ORLANDO — It was a schedule-maker’s cruel idea, putting the Nets in Orlando the day after Dwight Howard officially broke their hearts. But there they were, unloading themselves from the team bus for the morning practice, stepping inside Amway Center feeling a bit emptier, and certainly in no hurry to see Howard on the home bench later in the evening.
“We’ll survive,” said Nets coach Avery Johnson.
Had Dwight had a change of heart for the 4,576th time Thursday and refused to return to Orlando for at least one more year, the scene at the Amway Center would be totally different. The building, not even two years old yet, would resemble … well, Prudential Center in Newark, the soon-to-be vacated home of the Nets. Without Dwight, the energy surely would’ve been sucked from a team that’s sitting in third place in the East, and a franchise that’s one of the best-run in the NBA.
Basically, the Magic would’ve turned into the Nets.
One player made all the difference.
That’s what makes the NBA unique. Stars can make or break a team. You don’t see stars carrying as much clout in the NFL, or major league baseball, where the team aspect is greater. In the NBA, you rarely see a team win a championship without a franchise player. Mostly, a team needs two to even entertain the thought of grabbing a trophy in June. And that’s why Howard flip-flopped the last few months, wondering if he needed to follow the AAU-ization of the NBA, where players team up for the sake of sipping champagne.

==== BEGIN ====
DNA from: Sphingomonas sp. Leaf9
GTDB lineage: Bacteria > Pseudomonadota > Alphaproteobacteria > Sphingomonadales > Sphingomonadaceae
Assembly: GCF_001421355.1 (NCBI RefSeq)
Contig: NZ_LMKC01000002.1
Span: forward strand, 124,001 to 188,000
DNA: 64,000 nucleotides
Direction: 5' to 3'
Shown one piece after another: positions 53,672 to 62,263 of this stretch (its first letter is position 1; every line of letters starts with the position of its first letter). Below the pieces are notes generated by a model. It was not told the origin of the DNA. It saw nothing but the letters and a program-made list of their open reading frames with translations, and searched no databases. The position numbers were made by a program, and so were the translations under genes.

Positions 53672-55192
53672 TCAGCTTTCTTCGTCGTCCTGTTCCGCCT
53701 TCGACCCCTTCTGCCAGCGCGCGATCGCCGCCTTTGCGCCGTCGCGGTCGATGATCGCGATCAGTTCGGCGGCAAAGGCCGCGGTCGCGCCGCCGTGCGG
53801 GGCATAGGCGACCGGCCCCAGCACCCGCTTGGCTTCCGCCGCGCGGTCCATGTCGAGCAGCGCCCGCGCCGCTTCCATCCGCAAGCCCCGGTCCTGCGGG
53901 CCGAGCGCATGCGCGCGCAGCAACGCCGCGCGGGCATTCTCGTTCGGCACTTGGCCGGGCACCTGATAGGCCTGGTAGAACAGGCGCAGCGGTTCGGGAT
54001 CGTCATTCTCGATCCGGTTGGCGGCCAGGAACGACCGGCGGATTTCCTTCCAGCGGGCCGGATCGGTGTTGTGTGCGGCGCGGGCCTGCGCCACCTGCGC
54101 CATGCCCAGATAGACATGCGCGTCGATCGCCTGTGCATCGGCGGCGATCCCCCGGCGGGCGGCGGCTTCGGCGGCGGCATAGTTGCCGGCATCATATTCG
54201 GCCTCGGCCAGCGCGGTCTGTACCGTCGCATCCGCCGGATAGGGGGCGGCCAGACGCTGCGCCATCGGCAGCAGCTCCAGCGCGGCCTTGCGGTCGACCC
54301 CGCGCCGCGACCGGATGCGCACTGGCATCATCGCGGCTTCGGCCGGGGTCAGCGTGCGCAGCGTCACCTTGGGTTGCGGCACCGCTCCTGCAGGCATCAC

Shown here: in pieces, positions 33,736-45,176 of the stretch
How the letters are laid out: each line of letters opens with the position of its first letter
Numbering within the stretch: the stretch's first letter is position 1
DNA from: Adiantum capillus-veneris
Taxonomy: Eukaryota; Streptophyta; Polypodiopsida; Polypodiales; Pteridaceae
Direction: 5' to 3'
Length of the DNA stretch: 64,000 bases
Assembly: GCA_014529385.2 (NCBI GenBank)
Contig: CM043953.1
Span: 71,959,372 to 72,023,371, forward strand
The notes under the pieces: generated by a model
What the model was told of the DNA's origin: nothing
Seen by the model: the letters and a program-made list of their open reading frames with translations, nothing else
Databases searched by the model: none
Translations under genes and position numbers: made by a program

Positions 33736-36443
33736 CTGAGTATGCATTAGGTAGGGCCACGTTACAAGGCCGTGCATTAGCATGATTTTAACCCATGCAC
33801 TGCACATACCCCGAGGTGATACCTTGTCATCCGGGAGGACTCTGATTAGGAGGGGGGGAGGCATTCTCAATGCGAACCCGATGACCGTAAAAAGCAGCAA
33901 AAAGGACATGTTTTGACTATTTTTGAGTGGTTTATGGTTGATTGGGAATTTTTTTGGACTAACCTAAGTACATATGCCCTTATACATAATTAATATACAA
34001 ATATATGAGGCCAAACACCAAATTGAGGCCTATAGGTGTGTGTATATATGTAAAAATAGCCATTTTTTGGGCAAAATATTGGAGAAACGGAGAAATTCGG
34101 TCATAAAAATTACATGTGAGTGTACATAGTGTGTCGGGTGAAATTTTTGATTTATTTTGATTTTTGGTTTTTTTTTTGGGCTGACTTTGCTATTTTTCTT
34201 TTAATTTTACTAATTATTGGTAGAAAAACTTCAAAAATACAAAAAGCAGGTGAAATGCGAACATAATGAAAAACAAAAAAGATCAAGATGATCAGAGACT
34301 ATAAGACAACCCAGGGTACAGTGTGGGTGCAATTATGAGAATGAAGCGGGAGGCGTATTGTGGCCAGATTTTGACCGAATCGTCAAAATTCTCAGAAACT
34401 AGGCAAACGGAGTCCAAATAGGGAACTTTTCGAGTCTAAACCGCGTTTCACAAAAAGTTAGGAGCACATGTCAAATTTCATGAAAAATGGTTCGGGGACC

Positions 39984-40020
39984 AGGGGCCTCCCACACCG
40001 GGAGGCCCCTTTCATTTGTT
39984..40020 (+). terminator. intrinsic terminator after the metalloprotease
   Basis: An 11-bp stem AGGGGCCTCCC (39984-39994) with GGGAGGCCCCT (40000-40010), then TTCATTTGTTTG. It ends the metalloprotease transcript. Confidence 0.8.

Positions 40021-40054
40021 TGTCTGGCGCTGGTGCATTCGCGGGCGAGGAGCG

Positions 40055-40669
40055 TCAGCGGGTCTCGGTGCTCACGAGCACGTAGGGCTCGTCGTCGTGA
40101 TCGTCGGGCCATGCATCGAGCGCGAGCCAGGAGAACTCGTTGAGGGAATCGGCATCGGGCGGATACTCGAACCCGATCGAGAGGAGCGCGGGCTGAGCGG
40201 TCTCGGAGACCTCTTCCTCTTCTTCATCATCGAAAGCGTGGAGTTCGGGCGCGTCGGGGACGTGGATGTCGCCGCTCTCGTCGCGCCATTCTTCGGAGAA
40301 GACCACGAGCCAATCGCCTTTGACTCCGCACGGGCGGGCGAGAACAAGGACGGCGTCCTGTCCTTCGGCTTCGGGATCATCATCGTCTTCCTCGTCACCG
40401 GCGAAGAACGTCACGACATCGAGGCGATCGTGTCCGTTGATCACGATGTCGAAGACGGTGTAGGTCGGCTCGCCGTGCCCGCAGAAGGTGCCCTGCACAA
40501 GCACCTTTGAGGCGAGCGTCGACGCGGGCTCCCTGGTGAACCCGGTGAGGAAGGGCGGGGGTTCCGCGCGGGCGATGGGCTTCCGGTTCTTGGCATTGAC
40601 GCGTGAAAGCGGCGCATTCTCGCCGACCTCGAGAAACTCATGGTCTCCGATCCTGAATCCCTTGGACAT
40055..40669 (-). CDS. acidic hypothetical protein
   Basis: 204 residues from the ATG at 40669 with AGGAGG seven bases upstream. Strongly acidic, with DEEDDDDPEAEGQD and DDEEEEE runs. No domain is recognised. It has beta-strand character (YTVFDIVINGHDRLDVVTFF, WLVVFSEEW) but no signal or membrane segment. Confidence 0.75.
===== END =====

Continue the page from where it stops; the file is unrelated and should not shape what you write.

The indecision of Howard not only weighed on the Magic, but the Nets, who had good reason to believe they were in the ballgame. Deron Williams was on board for the trip to Brooklyn, and the Nets had cap room and a solid rookie in MarShon Brooks and also Brook Lopez, who can score a lot better than he can rebound. Finally, they had Mikhail Prokhorov, a billionaire owner who’s even wealthier than Orlando’s Rich DeVos and eager to make a splash next season.
But Howard is staying and now the next decision is up to Williams, who insisted he does not “flip-flop” and will not exercise his option for next season, at least not just yet.
While Williams was disappointed to see Howard stay loyal to Orlando — the two have had many heart-to-heart talks the last few months — it doesn’t necessarily mean Williams is gone next summer. An intriguing offer will await from his hometown Dallas Mavericks, who can offer Dirk Nowitzki and Mark Cuban‘s millions. But Williams enjoys living in Manhattan and has the keys to the Nets franchise. He can dominate all the promotional buzz during the transition from New Jersey to New York without dealing with the same kind of fallout that Carmelo Anthony is getting with the Knicks. Because, although the Nets will be considered a New York team, they will not be the New York team, at least for a while.
Williams can sign a maximum deal with the Nets and demand an early escape clause of his own, perhaps after two seasons. And then if he’s not feeling “loyal” to the Nets by then, he can make demands and plot his own escape if he so chooses. That depends on the Nets and if they can surround Williams with enough quality teammates to keep him happy, or to use a trendy buzzword these days, keep his “loyalty.”